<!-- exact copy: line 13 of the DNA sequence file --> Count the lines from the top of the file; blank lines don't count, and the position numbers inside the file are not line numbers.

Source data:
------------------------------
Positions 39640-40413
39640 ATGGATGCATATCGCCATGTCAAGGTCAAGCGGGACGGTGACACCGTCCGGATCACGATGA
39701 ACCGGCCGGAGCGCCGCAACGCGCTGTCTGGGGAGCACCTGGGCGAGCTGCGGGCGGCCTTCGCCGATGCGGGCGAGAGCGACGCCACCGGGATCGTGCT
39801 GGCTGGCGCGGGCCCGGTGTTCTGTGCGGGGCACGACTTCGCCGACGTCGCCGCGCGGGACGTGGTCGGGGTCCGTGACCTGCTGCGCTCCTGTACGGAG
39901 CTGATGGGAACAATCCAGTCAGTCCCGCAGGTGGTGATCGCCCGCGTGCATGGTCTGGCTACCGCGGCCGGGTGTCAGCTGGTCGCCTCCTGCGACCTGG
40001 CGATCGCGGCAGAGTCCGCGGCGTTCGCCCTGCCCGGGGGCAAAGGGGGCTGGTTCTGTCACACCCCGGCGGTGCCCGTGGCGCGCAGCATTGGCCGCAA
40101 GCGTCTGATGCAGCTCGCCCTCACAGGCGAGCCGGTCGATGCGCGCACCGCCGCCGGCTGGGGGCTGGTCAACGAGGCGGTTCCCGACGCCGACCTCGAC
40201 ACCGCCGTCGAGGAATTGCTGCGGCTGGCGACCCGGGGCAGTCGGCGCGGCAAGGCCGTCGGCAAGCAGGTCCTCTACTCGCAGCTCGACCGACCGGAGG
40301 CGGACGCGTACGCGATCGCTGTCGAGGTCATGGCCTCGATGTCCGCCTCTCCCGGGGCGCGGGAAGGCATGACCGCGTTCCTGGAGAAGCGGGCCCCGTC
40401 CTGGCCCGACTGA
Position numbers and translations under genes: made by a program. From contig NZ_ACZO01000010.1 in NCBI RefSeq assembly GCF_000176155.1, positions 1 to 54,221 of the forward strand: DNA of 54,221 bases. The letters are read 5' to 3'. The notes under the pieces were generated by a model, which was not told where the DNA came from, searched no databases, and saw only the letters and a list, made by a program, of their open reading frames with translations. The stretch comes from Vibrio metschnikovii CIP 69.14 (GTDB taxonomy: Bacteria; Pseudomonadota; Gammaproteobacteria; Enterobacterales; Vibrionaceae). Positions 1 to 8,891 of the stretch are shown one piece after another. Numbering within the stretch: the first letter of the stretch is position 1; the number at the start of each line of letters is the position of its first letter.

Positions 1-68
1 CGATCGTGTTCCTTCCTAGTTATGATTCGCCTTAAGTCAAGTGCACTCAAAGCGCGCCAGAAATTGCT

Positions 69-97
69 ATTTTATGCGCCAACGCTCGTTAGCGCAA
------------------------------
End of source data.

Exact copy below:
1 CGATCGTGTTCCTTCCTAGTTATGATTCGCCTTAAGTCAAGTGCACTCAAAGCGCGCCAGAAATTGCT